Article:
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DO SUN PARK v. ZATCHUK

UNITED STATES DISTRICT COURT FOR THE DISTRICT OF COLUMBIA


March 28, 1985

DO SUN PARK, M.D., Plaintiff
v.
JOAN T. ZATCHUK, M.D., et al., Defendants

The opinion of the court was delivered by: HOGAN

MEMORANDUM OPINION AND ORDER

 Plaintiff was a medical doctor in active duty service with the United States Army from 1978 until 1983, and served as a resident in the Otolaryngology Clinic at Walter Reed Army Medical Center ("Walter Reed") from July 1981 until October 1982. In March 1983, after reviewing plaintiff's official Army file, Walter Reed precluded plaintiff from practicing medicine at Walter Reed. Likewise, after reviewing plaintiff's official Army file, the United States Army Medical Department Personnel Support Agency discharged plaintiff from the military service, effective October 5, 1983, based on its finding that the plaintiff had failed to meet the minimal requirements for a medical doctor.

 The defendants were also medical doctors in active duty service with the United States Army during the period of plaintiff's residency at Walter Reed, and served as plaintiff's supervisors in the Otolaryngology clinic. *fn1" On numerous occasions, defendant Zatchuk criticized plaintiff's performance in the residency program by making statements to other medical personnel at Walter Reed, and by placing memoranda in plaintiff's personnel file. Complaint at paras. 5-9, 12-15; Defendant's Statement of Material Facts as to Which There is No Genuine Dispute (hereinafter Defendant's Undisputed Facts) at para. 6. Likewise, on March 17, 1982 defendant Davis wrote a letter to defendant Zatchuk unfavorably evaluating plaintiff's medical performance. Complaint at para. 10; Defendant's Undisputed Facts at para. 7. Finally, in November, 1982 all three defendants prepared and signed an Officer Evaluation Report concerning plaintiff's performance in the residency program for the period from May 9 to October 16, 1982, which criticized plaintiff's professional competence and conduct.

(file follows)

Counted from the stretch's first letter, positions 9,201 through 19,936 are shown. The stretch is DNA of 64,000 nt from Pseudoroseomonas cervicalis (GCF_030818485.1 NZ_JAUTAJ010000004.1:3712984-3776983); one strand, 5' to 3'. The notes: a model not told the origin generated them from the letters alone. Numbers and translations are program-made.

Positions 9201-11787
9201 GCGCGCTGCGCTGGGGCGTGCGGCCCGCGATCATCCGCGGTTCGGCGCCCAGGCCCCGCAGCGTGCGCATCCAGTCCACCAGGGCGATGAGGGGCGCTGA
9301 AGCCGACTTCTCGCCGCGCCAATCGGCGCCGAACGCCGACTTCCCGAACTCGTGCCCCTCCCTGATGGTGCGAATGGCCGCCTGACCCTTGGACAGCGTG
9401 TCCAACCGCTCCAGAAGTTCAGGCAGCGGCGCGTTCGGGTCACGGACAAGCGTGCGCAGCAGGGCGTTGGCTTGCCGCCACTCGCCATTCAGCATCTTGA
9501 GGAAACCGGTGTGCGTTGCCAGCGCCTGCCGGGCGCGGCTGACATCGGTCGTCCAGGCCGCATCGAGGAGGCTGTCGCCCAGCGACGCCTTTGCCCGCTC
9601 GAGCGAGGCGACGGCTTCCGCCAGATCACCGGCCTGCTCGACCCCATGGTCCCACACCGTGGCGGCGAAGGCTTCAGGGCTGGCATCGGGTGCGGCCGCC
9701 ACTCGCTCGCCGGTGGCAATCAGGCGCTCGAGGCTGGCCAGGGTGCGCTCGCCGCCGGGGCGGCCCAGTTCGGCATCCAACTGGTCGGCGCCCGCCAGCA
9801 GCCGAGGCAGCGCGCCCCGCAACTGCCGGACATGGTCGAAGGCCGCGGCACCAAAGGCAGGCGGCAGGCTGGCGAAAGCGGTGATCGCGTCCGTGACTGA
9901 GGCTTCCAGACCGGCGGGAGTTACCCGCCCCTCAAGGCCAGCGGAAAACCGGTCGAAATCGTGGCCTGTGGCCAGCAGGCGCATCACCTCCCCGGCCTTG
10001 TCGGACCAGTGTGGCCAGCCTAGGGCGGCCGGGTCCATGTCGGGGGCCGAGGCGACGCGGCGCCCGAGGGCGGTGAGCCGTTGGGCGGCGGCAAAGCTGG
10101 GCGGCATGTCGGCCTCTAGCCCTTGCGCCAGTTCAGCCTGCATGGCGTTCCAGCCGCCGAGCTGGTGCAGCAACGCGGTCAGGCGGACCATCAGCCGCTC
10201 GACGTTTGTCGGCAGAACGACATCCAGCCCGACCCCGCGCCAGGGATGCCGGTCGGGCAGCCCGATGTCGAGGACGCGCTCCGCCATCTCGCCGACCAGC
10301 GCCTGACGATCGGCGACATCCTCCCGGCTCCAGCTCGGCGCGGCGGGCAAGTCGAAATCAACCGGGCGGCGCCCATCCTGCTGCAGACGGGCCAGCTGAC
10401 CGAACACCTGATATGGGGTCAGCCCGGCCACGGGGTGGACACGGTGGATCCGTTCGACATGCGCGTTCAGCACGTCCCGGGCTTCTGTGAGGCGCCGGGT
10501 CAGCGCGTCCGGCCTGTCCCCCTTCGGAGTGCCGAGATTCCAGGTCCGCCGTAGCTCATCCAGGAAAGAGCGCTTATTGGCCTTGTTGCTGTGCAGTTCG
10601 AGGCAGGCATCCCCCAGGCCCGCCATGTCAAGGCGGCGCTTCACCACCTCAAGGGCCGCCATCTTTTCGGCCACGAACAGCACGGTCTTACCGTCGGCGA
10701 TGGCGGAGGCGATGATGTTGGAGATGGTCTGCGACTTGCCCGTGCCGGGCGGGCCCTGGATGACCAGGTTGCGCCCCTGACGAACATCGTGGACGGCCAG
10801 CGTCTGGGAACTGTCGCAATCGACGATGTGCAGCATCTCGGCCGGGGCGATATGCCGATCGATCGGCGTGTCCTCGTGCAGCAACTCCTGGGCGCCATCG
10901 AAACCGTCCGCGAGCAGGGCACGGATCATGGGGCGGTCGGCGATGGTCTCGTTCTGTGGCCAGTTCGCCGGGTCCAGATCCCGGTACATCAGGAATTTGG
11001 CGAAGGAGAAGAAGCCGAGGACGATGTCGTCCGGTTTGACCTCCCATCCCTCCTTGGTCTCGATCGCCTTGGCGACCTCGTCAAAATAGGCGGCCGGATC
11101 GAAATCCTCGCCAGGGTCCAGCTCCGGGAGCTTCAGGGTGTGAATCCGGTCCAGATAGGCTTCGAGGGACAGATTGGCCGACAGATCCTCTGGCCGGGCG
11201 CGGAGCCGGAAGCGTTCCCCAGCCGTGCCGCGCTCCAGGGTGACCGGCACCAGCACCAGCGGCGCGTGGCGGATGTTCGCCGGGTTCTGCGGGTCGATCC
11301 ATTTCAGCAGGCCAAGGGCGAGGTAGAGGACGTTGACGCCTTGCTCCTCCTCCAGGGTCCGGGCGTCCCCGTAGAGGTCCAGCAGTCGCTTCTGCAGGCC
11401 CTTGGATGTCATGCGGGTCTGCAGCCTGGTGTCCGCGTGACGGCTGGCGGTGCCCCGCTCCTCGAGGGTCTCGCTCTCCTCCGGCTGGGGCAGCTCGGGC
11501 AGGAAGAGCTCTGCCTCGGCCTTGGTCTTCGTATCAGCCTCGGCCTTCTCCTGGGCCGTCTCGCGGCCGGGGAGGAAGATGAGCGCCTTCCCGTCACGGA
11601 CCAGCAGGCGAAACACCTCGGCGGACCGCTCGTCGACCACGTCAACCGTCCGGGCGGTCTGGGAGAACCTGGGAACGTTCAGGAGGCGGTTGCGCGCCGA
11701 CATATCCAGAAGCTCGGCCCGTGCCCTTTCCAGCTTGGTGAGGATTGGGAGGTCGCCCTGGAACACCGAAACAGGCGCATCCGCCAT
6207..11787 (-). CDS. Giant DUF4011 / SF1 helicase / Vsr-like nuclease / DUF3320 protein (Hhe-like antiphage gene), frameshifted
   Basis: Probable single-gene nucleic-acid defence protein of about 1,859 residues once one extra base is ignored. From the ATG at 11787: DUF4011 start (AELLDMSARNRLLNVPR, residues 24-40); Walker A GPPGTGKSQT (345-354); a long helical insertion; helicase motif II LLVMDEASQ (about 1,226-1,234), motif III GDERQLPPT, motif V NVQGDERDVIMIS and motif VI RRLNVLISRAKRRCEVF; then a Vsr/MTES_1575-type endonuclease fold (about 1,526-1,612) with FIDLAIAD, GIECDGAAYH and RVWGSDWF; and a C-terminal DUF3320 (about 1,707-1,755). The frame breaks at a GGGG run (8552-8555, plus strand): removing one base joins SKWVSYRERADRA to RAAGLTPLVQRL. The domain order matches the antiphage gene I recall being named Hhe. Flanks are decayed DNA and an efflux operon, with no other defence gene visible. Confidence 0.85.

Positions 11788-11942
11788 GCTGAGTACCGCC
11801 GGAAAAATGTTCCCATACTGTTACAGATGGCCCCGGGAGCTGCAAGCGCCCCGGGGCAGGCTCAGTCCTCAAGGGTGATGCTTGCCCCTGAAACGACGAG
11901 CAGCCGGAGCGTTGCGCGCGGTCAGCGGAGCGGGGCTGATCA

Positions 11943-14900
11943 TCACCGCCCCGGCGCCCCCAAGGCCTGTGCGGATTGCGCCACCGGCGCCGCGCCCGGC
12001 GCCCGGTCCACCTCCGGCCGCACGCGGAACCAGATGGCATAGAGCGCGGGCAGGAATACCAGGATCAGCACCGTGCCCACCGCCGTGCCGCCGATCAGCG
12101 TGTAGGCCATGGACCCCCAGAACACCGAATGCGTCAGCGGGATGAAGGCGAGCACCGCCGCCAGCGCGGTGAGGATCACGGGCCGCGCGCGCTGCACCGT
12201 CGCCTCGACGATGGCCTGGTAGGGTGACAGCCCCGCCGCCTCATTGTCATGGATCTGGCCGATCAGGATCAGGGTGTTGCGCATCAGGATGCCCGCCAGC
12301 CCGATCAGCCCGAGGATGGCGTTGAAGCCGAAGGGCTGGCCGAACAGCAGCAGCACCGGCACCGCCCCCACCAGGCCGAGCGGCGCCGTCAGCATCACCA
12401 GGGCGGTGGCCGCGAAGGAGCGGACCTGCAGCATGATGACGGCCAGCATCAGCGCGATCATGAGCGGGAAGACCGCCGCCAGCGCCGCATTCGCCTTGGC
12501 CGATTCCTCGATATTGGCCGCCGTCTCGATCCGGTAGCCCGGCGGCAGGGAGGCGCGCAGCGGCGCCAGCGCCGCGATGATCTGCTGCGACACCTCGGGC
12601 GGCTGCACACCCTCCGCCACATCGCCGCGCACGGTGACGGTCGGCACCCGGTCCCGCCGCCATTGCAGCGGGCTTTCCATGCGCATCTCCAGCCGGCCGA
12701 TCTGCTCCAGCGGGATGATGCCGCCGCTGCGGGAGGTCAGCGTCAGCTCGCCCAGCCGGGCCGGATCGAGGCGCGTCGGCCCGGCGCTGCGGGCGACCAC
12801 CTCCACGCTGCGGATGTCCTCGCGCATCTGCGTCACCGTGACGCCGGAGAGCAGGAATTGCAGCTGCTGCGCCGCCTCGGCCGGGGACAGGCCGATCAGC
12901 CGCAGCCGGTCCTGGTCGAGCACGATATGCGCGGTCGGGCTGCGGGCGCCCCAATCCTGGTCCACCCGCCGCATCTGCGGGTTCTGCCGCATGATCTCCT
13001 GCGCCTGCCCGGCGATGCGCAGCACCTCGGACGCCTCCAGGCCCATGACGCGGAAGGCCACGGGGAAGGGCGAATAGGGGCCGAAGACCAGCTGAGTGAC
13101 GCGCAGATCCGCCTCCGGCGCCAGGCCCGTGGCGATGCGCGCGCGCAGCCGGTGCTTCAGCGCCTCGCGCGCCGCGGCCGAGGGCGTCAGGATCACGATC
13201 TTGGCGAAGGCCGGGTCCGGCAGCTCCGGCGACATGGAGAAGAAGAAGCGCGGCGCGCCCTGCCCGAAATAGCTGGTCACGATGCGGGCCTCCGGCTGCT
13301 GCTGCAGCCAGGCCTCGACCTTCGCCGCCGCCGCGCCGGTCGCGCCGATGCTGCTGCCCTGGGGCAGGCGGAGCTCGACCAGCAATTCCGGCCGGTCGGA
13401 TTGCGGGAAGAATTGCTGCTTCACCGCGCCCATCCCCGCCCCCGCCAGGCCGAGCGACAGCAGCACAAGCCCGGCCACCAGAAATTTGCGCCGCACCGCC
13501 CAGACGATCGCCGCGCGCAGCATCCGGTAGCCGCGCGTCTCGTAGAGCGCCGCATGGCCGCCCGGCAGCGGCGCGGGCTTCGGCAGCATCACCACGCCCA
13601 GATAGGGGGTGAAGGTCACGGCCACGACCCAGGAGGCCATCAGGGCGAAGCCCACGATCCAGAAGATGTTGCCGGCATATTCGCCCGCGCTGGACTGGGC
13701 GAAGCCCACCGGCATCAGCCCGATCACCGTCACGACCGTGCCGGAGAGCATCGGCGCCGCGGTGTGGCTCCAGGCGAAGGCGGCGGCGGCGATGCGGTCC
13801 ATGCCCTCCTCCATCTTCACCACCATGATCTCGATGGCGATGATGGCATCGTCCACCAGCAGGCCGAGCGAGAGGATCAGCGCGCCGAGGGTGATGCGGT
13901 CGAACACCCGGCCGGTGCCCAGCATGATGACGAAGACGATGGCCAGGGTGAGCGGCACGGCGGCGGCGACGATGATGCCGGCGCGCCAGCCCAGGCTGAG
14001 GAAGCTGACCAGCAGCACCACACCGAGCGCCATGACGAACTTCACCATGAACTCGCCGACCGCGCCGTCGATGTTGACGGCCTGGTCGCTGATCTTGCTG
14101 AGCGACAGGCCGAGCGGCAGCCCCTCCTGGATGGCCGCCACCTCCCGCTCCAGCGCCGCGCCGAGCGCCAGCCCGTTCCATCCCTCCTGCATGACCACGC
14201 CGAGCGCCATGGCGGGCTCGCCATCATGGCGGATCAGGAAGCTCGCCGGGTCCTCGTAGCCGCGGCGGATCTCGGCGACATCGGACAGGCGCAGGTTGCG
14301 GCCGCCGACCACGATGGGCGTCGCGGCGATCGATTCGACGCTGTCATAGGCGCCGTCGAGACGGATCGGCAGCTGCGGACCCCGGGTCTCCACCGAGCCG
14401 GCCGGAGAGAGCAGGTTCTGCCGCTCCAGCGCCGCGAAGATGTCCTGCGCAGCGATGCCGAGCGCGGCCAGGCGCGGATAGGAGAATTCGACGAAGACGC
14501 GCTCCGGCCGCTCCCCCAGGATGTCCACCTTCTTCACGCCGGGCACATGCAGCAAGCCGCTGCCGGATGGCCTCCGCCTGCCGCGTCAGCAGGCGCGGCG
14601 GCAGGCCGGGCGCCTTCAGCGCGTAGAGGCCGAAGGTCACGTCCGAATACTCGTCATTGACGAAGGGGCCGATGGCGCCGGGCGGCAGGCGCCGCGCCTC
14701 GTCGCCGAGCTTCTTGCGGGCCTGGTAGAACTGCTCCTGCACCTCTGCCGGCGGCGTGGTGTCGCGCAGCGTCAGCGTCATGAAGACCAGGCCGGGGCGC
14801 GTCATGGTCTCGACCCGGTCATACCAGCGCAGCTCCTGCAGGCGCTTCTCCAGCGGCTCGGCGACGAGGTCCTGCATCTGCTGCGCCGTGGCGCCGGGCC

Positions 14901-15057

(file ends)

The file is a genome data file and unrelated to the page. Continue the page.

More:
Plaintiff initiated this action against all of the defendants in their individual capacity alleging that the defendants libeled and slandered him and invaded his privacy in rendering the oral and written evaluations outlined above critical of his performance as a medical doctor. This case is presently before the Court on defendant's motion to dismiss, or in the alternative for summary judgment.

 Under Rule 56 of the Federal Rules of Civil Procedure, a grant of summary judgment is appropriate where there are no disputed issues of material fact and the moving party is entitled to summary judgment as a matter of law. Upon consideration of defendant's motion, plaintiff's opposition, and the undisputed facts of this case, this Court concludes that the defendants are absolutely immune from the common law torts alleged by the plaintiff. *fn2" Accordingly, summary judgment for the defendants must be granted. *fn3"

 Discussion

 In Barr v. Mateo, 360 U.S. 564, 3 L. Ed. 2d 1434, 79 S. Ct. 1335 (1959), the Supreme Court held that a federal official exercising discretion within the "outer perimeter" of his authority enjoys the privilege of absolute immunity from common law torts. Id. at 575. *fn4" See also Butz v. Economou, 438 U.S. 478, 488, 57 L. Ed. 2d 895, 98 S. Ct. 2894 (1978) (false and damaging publication issued within scope of official's authority not actionable despite allegation of malice).